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Reluctant creativity

After months of being embroiled in ‘the day job’, a lull in deadlines has allowed my thoughts to turn to writing fiction, something I haven’t done since The Banana Road was published back in May. Unfortunately, my creative writing doesn’t respond well to being switched off and on like a tap. If I spend long periods of time travel writing and producing copy for travel websites, my creativity deserts me, buried beneath a sea of mist like the sheep in the distant hills outside my window on misty mornings. I find myself sitting in front of a blank document, staring at the screen. And the longer that goes on, the more I convince myself that I can no longer write creatively at all.

Faced with a complete lack of inspiration, last week I decided to spend the last hour of each working day clearing the final box of files brought with us from Portugal, which has been sitting on the floor in the storeroom at the back of the house since we moved in. At least half the contents of the large box are used notebooks dating from our early years in Tenerife when, before the purchase of voice recorders, GPX or even access to a desktop, I filled copious pages with walking directions, descriptions of towns and hotels, and draft short stories waiting until it was my turn to use the only desktop we had between us.

A discovery

Flicking through the books, I realised it was completely pointless dragging them from location to location and allowing them to take up space. Let’s be honest, I was never going to read or use them again. The walking directions were long-since out of date; the town and hotel descriptions had long ago been published and the short stories…well, I wasn’t so sure about those. I began to read a story I had written about a middle-aged woman who confronts the reality of her failed marriage, and I enjoyed reading it. In fact, it struck me that I wrote much more creatively back then, than I ever have since, and I tried to understand why that should be.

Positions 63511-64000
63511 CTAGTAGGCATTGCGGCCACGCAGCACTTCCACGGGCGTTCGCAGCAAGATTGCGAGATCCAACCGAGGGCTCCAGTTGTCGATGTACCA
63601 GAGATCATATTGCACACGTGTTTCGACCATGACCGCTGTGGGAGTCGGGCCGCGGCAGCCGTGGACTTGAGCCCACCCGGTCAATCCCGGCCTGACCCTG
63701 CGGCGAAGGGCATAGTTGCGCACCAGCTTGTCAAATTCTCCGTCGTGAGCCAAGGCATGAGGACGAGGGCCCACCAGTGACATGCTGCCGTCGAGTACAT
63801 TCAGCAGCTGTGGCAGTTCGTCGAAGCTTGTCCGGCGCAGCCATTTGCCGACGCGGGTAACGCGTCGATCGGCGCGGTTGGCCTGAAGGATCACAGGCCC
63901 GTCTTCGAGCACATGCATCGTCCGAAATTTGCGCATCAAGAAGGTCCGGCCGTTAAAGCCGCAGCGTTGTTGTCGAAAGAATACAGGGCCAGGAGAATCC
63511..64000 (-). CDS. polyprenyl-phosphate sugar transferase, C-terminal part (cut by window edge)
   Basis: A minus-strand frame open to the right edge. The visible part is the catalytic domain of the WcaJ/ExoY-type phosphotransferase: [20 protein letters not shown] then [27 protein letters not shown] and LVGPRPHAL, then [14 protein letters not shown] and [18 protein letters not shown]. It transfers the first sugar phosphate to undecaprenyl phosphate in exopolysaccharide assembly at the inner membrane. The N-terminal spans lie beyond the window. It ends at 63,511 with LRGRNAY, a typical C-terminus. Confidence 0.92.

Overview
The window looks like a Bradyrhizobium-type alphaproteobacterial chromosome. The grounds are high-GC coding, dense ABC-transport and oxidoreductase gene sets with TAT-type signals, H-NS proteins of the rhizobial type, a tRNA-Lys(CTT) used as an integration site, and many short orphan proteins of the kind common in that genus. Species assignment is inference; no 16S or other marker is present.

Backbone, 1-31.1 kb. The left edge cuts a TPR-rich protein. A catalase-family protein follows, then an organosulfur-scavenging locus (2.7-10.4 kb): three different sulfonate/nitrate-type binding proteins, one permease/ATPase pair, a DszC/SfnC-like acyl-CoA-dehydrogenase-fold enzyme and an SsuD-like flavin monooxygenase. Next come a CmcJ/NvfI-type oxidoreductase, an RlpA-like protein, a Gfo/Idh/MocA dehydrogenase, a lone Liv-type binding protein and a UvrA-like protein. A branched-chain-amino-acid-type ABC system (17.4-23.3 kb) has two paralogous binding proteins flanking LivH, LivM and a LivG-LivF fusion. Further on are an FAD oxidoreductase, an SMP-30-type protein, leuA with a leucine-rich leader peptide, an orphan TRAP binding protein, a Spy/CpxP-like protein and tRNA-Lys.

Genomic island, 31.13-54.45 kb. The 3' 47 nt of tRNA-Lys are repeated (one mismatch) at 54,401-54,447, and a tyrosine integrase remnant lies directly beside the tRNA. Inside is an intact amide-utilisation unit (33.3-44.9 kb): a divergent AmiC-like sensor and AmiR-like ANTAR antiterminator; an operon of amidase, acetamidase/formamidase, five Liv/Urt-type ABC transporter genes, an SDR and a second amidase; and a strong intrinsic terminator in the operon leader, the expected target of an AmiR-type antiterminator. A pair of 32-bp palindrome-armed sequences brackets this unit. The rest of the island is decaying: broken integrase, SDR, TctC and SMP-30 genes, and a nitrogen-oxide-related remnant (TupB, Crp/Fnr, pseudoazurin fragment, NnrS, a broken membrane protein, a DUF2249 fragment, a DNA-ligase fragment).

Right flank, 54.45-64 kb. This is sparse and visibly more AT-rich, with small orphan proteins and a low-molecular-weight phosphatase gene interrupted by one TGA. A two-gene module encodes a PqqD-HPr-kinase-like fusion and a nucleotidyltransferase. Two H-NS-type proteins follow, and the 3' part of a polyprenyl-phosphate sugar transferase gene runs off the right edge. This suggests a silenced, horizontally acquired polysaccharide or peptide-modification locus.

When Jack and I first left the UK and set up home in the north of Tenerife, we had no real idea how we were going to earn a living, plus it was several months before we had our furniture, including our desktop. After a failed venture into the newspaper publishing industry (a tale familiar to anyone who’s read The Banana Road), we decided to try our hands at writing short stories. Every day we would sit in the pagoda that looked out from the garden, over the rooftops of Puerto de la Cruz to the sparkling Atlantic beyond, and we would write. That’s when I wrote these stories. One weekend, we decided to enter a flash fiction competition. It was free to enter, and we thought it would give us an opportunity to see if our writing was any good or if we ought to think again about how to move forward on the income-generating front. To my amazement, I won. The prize money was only £50 but the affirmation was priceless. Despite that, neither of us managed to get a foothold in the fiction market and it wasn’t long before necessity and opportunity overtook our creative writing ambition and we found ourselves launching a career in travel writing.

An idea

All these years later, in a bid to kickstart my creativity, I have been transferring my scribbles to Word, editing as I go, and have decided to publish some of the stories on here. Most of them are around the 3000-word mark so they’re not quick reads but if anyone has a spare 10 minutes while they drink their morning coffee, and are so inclined, they might make for a short diversion from the daily routine. I’ve begun by publishing the first story I came across – Say it with Flowers – which features Hilary, a middle-aged florist who, when confronted with her ex-husband’s illness, finally has to come to terms with her failed marriage.

I will keep resurrecting my short stories until, fingers crossed, inspiration returns.

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